We’ve provided a fair amount of advice in an article titled “The Mistakes You’re Making in Job Interviews,” and all of that still applies to remote interviewing. However, there are additional things to consider when you’re teleconferencing rather than showing up in person, so we want to provide some additional tips for virtual interviews.
Make sure you have the same app as your interviewer
This seems like a no-brainer, but it’s worth mentioning here: When you set up your interview, make sure you know which app the interviewer will be using (Skype, Zoom, WebEx, etc.) so you can have it installed and ready to go.
It would be incredibly embarrassing to be waiting around on Skype only to have your interviewer never show up, then you receive a confused follow-up email saying they’d been waiting on you on Zoom. This could even cost you the job, since it demonstrates that you’re not good at following directions.
Be prepared to use the correct app.
Test your gear a few days before the interview
Never assume everything will just work fine, and don’t wait until the interview to figure out if your setup is working. Technical issues during your interview will make you seem unprepared and unprofessional, and that’s a first impression you don’t want to leave on an interviewer.
Make sure everything works so you can fix any potential problems in advance. Our advice is to do this a few days before the interview. Some apps can take 20 minutes or so to set up, and many of them require you to create an account. On top of that, you might realize that you need to buy new gear – perhaps you want to pick up a new webcam or microphone. Maybe you need to make a customer service call to get to the bottom of a strange error, which can take a lot of time during peak hours.
Set up a call with someone you trust beforehand as well, and have them record the call. That way, you can see if there are any video or audio issues that need to be addressed. Providing you followed our advice and are doing all this a few days in advance, you should have plenty of time to work out any issues you find.
Interview at home if possible
If your interview is remote, you have the option to set up your laptop or smartphone at a coffee shop or a bar, or even while sitting in your car in traffic. However, taking advantage of this would be a terrible idea that could prevent you from getting hired.
When you’re in public, you have no control over what’s happening in the background. You might set up in a coffee shop only to have a group of children making faces at your camera, or a group of people talking too loudly for your own voice to be audible. Being in your car is even worse, because it’s dangerous and it sends a message to your interviewer that you are reckless. Hiring you could be a liability.
Set up your interviewing gear in a place where you have control over your surroundings to make sure you’re putting your best digital foot forward.
Minimize potential distractions
This is a follow-up to the previous point. At home, you should have some measure of control over your backdrop, as well as background noise. Use that control to your advantage to get rid of any possible distractions. If you have small children, it’s a good idea to get a babysitter who can take them out of the house for a while, perhaps to a movie or a playground. If you have roommates, make it clear that this interview is important and that they need to be quiet and respectful during it.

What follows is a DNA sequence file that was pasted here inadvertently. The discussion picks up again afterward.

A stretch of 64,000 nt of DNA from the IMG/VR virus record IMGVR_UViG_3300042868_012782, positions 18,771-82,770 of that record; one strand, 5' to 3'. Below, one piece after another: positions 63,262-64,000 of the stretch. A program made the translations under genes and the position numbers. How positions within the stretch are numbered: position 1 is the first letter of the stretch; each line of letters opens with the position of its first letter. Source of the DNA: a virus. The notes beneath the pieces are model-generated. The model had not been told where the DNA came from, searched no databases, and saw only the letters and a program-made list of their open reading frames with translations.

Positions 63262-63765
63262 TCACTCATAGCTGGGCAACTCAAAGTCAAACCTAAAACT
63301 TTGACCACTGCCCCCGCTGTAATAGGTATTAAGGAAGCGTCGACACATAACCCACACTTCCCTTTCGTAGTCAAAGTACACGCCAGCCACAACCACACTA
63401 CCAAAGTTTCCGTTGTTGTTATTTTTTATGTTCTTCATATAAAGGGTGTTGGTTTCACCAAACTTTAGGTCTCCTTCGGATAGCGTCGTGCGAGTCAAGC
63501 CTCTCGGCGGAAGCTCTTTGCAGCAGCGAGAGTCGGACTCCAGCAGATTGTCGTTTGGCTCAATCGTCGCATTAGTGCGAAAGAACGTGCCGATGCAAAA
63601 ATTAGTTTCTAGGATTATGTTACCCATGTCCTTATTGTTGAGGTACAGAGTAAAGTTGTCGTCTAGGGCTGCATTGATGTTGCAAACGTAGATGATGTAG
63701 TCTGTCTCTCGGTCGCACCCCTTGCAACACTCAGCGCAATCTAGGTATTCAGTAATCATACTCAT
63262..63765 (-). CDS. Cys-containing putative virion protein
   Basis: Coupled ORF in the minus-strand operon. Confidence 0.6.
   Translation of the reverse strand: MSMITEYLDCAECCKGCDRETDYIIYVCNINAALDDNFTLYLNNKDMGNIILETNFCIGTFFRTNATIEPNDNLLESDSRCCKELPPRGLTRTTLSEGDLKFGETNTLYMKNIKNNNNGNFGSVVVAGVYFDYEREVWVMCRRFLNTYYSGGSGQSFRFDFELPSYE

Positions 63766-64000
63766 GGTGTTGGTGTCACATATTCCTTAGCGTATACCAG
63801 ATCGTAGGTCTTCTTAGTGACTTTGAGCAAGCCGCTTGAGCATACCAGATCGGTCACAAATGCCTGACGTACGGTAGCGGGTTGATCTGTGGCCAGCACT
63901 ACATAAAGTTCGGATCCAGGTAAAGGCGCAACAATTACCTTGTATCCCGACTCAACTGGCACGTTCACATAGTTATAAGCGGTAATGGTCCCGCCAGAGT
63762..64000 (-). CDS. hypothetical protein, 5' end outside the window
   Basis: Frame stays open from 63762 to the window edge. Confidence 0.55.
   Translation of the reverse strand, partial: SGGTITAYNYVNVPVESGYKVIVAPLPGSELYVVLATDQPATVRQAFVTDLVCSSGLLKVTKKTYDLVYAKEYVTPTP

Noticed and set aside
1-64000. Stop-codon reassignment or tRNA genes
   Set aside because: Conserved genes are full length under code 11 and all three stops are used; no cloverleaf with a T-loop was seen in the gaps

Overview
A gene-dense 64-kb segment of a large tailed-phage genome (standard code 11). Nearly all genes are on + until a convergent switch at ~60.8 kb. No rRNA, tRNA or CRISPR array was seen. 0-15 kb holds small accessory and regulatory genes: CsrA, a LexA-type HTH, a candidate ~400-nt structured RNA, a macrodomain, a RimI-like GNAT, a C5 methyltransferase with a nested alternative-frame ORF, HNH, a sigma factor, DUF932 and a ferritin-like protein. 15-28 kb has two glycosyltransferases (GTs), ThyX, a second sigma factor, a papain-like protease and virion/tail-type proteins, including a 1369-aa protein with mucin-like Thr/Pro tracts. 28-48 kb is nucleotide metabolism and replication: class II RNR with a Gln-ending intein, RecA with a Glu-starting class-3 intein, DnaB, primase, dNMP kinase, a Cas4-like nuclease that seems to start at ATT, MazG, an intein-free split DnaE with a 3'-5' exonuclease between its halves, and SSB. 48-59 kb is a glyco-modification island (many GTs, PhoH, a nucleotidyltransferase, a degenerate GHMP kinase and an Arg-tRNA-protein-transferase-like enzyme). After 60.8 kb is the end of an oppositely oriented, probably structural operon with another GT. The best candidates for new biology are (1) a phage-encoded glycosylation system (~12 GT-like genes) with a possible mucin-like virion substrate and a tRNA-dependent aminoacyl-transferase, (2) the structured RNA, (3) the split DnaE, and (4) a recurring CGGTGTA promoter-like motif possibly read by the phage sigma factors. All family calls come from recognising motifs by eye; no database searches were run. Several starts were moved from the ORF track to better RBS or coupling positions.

You need to be focused during your interview, and so does your interviewer. Loud noises in the background can be distracting to both of you, so do whatever you can to make sure that won’t be an issue.
Declutter your backdrop
We probably don’t need to remind you that your interviewer can see you. It’s also likely they can see a portion of the space you’re interviewing from. Make sure that space is tidy. Don’t leave a basket of unwashed laundry in view or have empty food containers sitting on your desk where they can be seen. You want to show your interviewer that you’re organized and professional, and keeping a tidy space is one way to show them that.
If you do all the appropriate testing (which we mentioned earlier), you should be able to see which portion of your room would be visible to your interviewer. This is a great place to start your decluttering mission, but keep in mind that your setup might move a little bit between now and the interview. Perhaps you move your laptop or bump your camera, and the field of view suddenly shifts. Be prepared for this by cleaning your space beyond what the camera is picking up.
While interviewing from the comfort of your home, dressing comfortably is a huge temptation. However, this is still a job interview and it should be treated as such. Dress like you would for any other job interview.
To most people, this is obvious, but you’d be surprised how many stories we hear about people teleconferencing into job interviews in their pajamas or – even worse – their underwear. No, really. Don’t make the mistake of assuming a video interview is casual; this is still a professional meetup. Don’t lose an opportunity because you failed to dress to impress.
If you have a remote job interview coming up, we wish you the best of luck and we sincerely hope our advice sets you on the path to success. If you don’t yet have an interview lined up but are currently looking for work, check out our job board to see what openings we have available. It’s quite possible your next career move is just a few clicks away.